Groups representing employers say the amount should remain unchanged. They includes the Korea Enterprises Federation (KEF) representing 4,317 firms ranging from those with fewer than 300 workers to over 1,000, and KBIZ representing some 3.6 million small- and medium-sized enterprises (SMEs). The Korea Federation of Micro Enterprises representing 7 million such businesses said the amount should be lowered.

Their shared concerns over rising labor costs amid declining corporate profit margins were illustrated in a recent survey jointly conducted by the KEF and the KBIZ. In the survey of 429 members in March, more than half, or 55.3 percent said they would freeze hiring or reduce their current workforce if the minimum wage was raised considerably.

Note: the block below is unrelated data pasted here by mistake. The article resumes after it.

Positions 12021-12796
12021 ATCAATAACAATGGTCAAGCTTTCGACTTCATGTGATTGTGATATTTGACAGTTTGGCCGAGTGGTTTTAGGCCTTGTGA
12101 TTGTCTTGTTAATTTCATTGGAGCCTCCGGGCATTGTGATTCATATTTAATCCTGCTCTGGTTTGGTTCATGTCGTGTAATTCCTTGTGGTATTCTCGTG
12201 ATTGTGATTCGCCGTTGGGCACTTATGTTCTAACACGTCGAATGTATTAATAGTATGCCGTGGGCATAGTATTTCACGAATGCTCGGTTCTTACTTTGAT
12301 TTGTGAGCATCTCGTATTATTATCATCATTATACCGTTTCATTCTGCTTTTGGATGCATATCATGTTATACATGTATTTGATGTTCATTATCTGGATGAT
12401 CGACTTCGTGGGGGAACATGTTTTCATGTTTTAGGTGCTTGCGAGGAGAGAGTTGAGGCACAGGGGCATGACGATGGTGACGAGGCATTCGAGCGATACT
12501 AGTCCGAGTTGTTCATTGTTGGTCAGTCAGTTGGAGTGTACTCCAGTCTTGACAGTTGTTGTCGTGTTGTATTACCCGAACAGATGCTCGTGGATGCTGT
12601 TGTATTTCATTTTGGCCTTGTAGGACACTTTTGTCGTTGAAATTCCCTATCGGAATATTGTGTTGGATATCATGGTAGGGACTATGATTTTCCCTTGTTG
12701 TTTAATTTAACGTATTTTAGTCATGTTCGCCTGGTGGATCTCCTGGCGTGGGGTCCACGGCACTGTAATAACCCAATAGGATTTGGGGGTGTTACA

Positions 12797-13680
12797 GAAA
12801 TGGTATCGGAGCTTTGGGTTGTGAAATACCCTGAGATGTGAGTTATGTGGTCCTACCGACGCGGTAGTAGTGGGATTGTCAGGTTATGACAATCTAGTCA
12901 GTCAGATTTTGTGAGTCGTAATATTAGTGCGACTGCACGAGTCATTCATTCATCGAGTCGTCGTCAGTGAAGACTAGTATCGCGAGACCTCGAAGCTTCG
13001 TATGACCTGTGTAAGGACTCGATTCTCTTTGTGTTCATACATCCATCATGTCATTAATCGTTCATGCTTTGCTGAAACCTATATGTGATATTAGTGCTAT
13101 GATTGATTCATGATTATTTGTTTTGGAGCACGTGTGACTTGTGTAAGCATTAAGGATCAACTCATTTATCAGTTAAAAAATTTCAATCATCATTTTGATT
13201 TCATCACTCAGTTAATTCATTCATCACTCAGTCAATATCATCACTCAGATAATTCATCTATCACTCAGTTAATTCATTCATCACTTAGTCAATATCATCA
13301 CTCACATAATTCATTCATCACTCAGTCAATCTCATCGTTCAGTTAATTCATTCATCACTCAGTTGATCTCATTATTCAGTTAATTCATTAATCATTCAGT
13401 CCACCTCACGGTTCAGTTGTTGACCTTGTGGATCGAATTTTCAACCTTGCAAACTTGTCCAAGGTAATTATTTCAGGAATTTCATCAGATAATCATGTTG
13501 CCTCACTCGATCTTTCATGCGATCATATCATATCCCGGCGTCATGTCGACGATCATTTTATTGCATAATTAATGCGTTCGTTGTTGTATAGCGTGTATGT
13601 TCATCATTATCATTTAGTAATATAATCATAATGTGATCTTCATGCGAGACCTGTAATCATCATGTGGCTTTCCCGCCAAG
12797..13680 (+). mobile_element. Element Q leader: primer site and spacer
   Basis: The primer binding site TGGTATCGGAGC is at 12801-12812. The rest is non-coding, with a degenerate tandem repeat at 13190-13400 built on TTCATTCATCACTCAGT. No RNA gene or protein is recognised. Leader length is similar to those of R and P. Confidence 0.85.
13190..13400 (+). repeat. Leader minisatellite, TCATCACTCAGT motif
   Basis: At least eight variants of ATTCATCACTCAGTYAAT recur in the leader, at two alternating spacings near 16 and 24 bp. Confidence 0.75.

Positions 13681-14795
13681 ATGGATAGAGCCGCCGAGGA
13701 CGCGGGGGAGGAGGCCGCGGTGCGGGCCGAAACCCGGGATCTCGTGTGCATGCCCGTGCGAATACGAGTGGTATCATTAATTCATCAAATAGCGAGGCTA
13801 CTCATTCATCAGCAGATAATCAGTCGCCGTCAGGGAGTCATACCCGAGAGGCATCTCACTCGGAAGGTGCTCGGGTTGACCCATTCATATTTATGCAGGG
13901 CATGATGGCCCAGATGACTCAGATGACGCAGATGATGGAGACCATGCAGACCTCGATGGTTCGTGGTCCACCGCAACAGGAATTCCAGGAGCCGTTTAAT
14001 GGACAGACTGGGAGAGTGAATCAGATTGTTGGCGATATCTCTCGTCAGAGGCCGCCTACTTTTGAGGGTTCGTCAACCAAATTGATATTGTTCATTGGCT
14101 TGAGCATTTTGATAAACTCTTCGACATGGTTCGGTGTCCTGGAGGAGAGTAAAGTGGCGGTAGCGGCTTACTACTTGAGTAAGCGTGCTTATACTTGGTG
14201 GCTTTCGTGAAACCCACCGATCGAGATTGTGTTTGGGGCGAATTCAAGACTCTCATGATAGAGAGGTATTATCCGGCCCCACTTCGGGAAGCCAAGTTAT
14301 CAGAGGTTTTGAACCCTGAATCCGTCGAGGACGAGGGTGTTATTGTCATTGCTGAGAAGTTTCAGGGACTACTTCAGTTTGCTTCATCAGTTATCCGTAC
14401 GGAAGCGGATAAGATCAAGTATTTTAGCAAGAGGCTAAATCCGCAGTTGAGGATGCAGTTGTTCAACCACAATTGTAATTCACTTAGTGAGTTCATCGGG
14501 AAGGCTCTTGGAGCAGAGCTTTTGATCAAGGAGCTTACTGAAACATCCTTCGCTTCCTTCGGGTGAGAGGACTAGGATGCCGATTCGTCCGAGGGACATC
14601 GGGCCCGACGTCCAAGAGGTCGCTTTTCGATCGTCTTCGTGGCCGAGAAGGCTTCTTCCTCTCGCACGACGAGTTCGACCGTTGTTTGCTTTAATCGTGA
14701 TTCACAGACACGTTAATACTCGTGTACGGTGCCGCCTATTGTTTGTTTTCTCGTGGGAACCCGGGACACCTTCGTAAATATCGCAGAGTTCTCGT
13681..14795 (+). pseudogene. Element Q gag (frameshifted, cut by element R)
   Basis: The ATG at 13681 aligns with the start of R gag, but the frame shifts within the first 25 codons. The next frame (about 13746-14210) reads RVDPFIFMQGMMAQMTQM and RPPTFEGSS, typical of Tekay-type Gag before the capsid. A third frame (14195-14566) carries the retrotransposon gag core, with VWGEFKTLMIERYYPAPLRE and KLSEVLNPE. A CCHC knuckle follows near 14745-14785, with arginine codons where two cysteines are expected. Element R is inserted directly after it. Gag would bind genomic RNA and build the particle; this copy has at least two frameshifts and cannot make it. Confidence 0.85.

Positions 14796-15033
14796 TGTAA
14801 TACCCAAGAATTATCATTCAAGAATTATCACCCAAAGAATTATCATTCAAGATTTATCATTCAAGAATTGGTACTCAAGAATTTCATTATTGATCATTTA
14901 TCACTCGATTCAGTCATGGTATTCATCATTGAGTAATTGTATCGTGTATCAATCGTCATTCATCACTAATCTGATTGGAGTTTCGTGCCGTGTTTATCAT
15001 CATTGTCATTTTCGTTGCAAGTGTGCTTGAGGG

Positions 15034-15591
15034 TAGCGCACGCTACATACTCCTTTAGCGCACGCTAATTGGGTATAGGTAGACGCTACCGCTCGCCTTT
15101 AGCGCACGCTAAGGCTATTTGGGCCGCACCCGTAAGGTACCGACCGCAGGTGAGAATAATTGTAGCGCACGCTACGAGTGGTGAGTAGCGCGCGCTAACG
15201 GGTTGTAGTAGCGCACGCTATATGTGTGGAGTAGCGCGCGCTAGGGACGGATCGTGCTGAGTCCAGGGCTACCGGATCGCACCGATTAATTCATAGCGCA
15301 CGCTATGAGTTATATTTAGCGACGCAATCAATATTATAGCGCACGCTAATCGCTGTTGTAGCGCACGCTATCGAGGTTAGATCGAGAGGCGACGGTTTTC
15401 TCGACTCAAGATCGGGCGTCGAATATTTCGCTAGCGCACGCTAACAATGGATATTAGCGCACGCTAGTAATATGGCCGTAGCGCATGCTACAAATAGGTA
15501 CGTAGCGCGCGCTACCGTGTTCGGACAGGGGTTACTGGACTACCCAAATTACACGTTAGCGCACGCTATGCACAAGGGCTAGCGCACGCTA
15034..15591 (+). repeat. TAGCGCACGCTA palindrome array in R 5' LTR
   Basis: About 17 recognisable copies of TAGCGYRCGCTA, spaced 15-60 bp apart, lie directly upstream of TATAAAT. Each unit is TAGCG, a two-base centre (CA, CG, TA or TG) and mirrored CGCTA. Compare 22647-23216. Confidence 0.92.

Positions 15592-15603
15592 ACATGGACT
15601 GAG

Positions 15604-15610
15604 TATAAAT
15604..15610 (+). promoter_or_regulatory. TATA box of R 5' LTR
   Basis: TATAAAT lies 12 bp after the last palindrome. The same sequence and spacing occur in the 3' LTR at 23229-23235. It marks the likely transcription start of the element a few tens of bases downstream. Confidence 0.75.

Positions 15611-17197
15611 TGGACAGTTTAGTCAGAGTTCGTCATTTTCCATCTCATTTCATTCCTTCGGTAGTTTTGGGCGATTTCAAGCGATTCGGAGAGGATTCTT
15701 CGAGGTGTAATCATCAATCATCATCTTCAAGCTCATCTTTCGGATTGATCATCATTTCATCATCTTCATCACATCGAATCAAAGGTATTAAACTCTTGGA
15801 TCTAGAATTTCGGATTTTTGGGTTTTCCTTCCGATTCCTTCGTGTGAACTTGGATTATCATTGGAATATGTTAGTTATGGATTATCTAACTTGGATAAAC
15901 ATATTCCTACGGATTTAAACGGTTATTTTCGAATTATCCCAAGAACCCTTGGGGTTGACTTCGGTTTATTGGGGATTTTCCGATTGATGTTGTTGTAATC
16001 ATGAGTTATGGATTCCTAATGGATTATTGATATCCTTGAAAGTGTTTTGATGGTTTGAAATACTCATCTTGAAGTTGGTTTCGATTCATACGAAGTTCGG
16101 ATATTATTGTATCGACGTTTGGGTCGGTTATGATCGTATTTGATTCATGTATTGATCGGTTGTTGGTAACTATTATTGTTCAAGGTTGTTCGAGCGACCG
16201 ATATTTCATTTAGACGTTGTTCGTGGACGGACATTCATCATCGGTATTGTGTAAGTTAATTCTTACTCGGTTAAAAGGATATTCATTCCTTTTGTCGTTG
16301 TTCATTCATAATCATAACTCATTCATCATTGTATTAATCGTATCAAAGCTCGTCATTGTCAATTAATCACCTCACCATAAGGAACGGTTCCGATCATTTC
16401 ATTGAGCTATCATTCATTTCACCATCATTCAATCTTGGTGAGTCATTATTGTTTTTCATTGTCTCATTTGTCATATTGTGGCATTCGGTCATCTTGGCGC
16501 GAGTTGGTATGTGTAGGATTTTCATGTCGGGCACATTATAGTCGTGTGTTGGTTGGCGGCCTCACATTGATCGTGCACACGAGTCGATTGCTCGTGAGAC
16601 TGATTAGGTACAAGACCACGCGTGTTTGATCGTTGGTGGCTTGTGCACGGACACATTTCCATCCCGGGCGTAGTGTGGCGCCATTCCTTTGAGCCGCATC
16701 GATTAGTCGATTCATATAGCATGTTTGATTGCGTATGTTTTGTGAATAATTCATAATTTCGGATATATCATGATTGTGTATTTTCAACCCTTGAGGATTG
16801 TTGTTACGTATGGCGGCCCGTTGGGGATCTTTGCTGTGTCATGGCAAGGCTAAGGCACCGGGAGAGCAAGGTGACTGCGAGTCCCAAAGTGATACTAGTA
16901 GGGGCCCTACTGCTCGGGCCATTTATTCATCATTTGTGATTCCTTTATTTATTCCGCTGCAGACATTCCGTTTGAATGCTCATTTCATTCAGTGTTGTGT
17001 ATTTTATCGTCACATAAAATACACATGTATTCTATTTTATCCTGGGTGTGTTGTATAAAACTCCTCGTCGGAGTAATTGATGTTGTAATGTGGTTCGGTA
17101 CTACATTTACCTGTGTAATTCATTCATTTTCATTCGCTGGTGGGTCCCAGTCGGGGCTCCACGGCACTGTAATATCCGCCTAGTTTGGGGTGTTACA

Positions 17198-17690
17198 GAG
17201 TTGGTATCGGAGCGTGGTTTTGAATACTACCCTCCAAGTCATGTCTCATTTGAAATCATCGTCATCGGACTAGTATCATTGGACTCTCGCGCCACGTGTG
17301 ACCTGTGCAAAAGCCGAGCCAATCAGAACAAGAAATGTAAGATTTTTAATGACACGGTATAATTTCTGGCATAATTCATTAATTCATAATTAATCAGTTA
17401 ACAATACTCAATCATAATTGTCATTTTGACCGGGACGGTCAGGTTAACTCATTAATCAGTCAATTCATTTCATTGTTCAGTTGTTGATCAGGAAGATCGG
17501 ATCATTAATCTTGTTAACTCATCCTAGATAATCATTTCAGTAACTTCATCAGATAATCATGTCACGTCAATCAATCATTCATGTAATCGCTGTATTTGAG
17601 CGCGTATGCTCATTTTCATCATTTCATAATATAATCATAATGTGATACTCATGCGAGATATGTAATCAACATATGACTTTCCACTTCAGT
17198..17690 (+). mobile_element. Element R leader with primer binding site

Some 20 percent had only minimum wage workers while about a third, or 33.1 percent, had both minimum wage workers and those earning slightly higher. Nearly half, or 45.1 percent, said they paid minimum wage for work that was repetitive and did not require a particular skillset.

A separate survey conducted in early June by the Korea Chamber of Commerce and Industry (KCCI) of 2,400 local manufacturers showed business sentiment had dropped to a level similar to that of the global financial crisis in the late 2000s. In the survey, the Business Survey Index (BSI) fell to 55 in the third quarter of 2020, down 2 points from a quarter earlier.

Both unions and businesses have to submit their respective decisions agreed upon amongst group members, following which the Commission will deliberate on a possible number via mediations. The discussion will continue through next month at a commission meeting held every other week or every three weeks. An agreement is required by mid-July, about 20 days before the labor minister notifies the public by Aug. 5.